5 Halogen LV means low voltage halogens, whereas Halogen means mains voltage halogens. Fluorescent means linear fluorescent lamps. CFL means compact fluorescent lamps. Other (in the lights section) covers all lights not part of one of the other groups. The calculation results demonstrate that a VO unit which reduces the supply voltage by 9.1% will reduce the electrical consumption of lights and appliances by around 5% (150 kwh/yr, 18/yr) in an average UK home (including the energy savings due to service reduction). This agrees closely with the findings from the EAT field trial, so should represent a reliable baseline. When the energy savings due to service reduction are removed, the predicted energy saving is reduced to around 2.2% (65kWh/yr, 8/yr). This latter result gives an estimate of the saving for the year 2010 that is consistent with the principles of SAP. It should be noted that this energy saving only represents the reduction in the required electricity to operate lights and appliances. The side effect of this reduction is a corresponding reduction in dwelling internal heat gains, so the heating system would need to provide more heating energy to maintain the same internal temperature. This process is known as the Heat Replacement Effect, which is automatically corrected for within SAP (e.g. when low energy lights are selected). The following example illustrates this: Electricity saved due to VO = 65 kwh/yr Extra space heating energy required due to reduced gains = 50 kwh/yr Net saving in delivered energy = = 15 kwh/yr Value of electricity saved by VO = 7.45/yr Value of extra gas used by heating system = 1.55/yr Net fuel cost saving = 5.90/yr (20% lower than the gross fuel cost saving) CO 2 savings due to electricity reduction = 33.6 kg/yr CO 2 associated with extra gas used = 9.9 kg/yr Net CO 2 benefit = 23.7kg/yr (29% lower than the gross CO 2 saving) 5

6 How quickly will VO energy savings reduce over time? It is anticipated that energy savings resulting from the installation of domestic VOs will diminish in future because fewer voltage dependant devices which benefit from VO will be used in homes. The drivers of this technological change in domestic lighting and appliances, and assumed device replacement rates, are discussed in Appendix B. The same model used to estimate the energy savings in 2010, was adjusted to consider the likely future savings for VO for the years 2015, 2020 and The following adjustments were made: The energy consumption for lights was assumed to fall by 25% by 2020, based on DEFRA s 2009 report, Saving energy through better products 9. Assuming a constant rate of decline, a 12.5% reduction was applied for 2015 and 37.5% for The mix of lighting types present in each year was adjusted to match this level of reduction, assuming a shift away from incandescent lighting towards CFL and LED lighting in later years (see Appendix B). The total energy consumption (per household) for appliances was assumed to increase by a constant percentage of 0.5% per year, which is the average rate of increase between 2005 and 2010, based on data from the 2012 Housing Energy Fact File 4. The energy use of individual appliance categories was adjusted slightly in each year so that the total matched the inflated figure. The proportion of each appliance type assumed to benefit from VO was reduced according to the expected replacement rates described in Appendix B. Consumption of average UK dwelling % of appliances that % saving due to VO on Saving due to VO kwh/yr % will benefit from VO applicable appliances % Showers 277 9% 0% 0% 0.0% Cold % 77% 11% 1.5% Wet % 74% 3% 0.4% Audiovisual % 15% 17% 0.5% ICT 250 8% 10% 17% 0.1% Pumps 80 3% 55% 5% 0.1% Other 241 8% 15% 17% 0.2% Incandescent 234 8% 0% 17% 0.0% Halogen 87 3% 0% 17% 0.0% Halogen LV 66 2% 0% 17% 0.0% Fluorescent 39 1% 0% 17% 0.0% CFL 75 3% 0% 17% 0.0% LED 3 0% 0% 0% 0.0% Other 2 0% 0% 17% 0.0% Total % % Parasitic energy consumption of VO device 2% Net energy savings of VO 0.8% Table 3 Estimated energy savings for Voltage Optimisation in 2015 (excluding savings due to reduced service level) Lights and appliances 2954 Lights Appliances energy through better products and appliances 6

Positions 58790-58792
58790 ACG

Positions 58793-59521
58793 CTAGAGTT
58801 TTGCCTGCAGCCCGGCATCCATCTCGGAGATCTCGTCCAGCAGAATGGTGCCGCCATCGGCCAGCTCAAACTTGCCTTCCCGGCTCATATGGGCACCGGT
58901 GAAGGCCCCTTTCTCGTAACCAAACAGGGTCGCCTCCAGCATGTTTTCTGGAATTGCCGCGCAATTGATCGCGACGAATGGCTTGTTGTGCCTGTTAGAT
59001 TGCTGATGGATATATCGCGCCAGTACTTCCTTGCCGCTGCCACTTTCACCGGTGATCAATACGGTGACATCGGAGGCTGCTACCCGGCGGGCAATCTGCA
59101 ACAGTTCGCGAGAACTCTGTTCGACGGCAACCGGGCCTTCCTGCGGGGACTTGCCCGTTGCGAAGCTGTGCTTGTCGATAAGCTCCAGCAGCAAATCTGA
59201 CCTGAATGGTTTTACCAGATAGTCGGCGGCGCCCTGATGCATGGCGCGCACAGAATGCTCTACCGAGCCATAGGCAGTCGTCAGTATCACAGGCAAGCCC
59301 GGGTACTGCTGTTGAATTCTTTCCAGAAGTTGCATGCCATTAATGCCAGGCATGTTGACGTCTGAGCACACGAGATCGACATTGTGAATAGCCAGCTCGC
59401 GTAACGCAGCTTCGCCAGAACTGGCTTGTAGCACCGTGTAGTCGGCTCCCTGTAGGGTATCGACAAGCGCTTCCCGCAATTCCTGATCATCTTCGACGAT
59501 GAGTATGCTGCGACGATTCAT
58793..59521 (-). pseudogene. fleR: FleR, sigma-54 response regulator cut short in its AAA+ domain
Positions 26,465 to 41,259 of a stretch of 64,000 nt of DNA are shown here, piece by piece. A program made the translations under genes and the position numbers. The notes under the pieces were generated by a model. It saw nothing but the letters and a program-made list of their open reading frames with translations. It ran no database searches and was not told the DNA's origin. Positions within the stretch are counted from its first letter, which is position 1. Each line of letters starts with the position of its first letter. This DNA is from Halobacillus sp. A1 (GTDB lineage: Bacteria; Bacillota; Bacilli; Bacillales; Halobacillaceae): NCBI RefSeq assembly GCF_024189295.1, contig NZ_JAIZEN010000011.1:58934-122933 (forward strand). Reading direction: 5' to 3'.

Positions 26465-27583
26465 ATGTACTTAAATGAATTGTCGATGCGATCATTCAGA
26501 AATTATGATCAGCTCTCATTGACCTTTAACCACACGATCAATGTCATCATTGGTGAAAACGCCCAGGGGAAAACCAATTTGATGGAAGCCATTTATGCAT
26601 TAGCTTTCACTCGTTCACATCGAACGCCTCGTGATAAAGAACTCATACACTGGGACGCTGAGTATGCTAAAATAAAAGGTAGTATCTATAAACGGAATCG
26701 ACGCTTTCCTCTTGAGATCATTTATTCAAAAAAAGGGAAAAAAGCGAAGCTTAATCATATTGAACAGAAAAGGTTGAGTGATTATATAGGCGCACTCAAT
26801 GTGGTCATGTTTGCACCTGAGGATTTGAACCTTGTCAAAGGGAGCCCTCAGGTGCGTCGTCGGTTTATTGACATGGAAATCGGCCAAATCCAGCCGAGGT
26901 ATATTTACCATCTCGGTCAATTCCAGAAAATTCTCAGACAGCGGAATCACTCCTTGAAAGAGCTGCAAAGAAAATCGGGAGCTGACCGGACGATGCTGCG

7 Consumption of average UK dwelling % of appliances that % saving due to VO on Saving due to VO kwh/yr % will benefit from VO applicable appliances % Showers 277 9% 0% 0% 0.0% Cold % 59% 11% 1.1% Wet % 53% 3% 0.3% Audiovisual % 8% 17% 0.2% ICT 250 8% 5% 17% 0.1% Pumps 70 2% 30% 5% 0.0% Other % 8% 17% 0.2% Incandescent 146 5% 0% 17% 0.0% Halogen 91 3% 0% 17% 0.0% Halogen LV 69 2% 0% 17% 0.0% Fluorescent 36 1% 0% 17% 0.0% CFL 78 3% 0% 17% 0.0% LED 11 0% 0% 0% 0.0% Other 2 0% 0% 17% 0.0% Total % % Parasitic energy consumption of VO device 2% Net energy savings of VO -0.2% Table 4 Estimated energy savings for Voltage Optimisation in 2020 (excluding savings due to reduced service level) Lights and appliances 2943 Lights Appliances Consumption of average UK dwelling % of appliances that % saving due to VO on Saving due to VO kwh/yr % will benefit from VO applicable appliances % Showers 277 9% 0% 0% 0.0% Cold % 41% 11% 0.7% Wet % 32% 3% 0.2% Audiovisual % 4% 17% 0.1% ICT 250 9% 3% 17% 0.0% Pumps 60 2% 5% 5% 0.0% Other % 4% 17% 0.1% Incandescent 55 2% 0% 17% 0.0% Halogen 77 3% 0% 17% 0.0% Halogen LV 77 3% 0% 17% 0.0% Fluorescent 37 1% 0% 17% 0.0% CFL 87 3% 0% 17% 0.0% LED 26 1% 0% 0% 0.0% Other 2 0% 0% 17% 0.0% Total % % Parasitic energy consumption of VO device 2% Net energy savings of VO -0.8% Table 5 Estimated energy savings for Voltage Optimisation in 2025 (excluding savings due to reduced service level) Lights and appliances 2933 Lights Appliances The predicted energy savings from VO, net of savings due to a reduced level of service, are summarised in Table 6 below. Year Predicted VO energy saving % % % % Table 6 Predicted Voltage Optimisation domestic energy savings from 2010 to 2025 The analysis of future energy savings is inevitably based on uncertain assumptions regarding the uptake of current and future technologies, but this study indicates that it is likely VO related energy savings will diminish significantly within their lifetimes. Therefore, it would be incorrect to attribute the year 1 energy saving to VOs for each subsequent year of their lives, or to assume a long lifetime 7